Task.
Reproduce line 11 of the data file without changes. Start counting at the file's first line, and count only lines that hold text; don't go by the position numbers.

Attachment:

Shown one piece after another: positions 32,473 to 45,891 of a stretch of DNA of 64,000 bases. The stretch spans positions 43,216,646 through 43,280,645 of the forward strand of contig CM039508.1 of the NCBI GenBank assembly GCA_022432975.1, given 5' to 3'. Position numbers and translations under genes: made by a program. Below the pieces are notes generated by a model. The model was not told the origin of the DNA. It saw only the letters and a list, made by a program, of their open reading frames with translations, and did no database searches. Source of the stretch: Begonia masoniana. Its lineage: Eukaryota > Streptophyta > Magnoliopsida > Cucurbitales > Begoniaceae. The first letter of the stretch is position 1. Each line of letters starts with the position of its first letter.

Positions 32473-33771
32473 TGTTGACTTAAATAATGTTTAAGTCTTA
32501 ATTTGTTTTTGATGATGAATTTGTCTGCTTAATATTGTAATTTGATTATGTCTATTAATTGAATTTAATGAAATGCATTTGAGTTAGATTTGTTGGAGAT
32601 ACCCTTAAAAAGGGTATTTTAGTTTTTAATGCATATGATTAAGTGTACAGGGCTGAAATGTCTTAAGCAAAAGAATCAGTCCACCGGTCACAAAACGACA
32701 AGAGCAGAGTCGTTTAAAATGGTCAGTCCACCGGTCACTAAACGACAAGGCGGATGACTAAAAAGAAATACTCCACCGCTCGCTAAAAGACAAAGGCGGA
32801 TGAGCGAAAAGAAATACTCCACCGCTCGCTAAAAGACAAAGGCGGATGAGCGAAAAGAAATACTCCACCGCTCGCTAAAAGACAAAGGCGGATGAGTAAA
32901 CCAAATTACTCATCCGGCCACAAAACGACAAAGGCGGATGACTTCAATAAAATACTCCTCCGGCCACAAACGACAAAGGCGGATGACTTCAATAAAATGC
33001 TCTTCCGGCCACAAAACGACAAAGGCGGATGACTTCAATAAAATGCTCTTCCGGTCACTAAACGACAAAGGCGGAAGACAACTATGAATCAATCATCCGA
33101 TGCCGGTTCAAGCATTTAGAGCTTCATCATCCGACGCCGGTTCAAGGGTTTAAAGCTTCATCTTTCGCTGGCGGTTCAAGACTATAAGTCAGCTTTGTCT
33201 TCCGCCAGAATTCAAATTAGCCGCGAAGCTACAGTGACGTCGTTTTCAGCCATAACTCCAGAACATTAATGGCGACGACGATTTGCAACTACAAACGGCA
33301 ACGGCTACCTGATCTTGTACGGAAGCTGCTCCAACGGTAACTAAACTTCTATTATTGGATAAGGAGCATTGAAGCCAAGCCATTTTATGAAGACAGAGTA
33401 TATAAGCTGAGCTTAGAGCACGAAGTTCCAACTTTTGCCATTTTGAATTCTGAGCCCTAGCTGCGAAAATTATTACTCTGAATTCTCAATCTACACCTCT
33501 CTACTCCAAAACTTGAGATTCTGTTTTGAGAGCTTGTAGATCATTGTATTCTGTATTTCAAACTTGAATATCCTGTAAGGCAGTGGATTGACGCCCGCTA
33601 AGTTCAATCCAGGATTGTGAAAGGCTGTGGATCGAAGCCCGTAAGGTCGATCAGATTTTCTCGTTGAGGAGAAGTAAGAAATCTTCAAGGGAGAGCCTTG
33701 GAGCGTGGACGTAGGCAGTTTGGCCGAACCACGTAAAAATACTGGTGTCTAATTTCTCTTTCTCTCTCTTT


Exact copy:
33201 TCCGCCAGAATTCAAATTAGCCGCGAAGCTACAGTGACGTCGTTTTCAGCCATAACTCCAGAACATTAATGGCGACGACGATTTGCAACTACAAACGGCA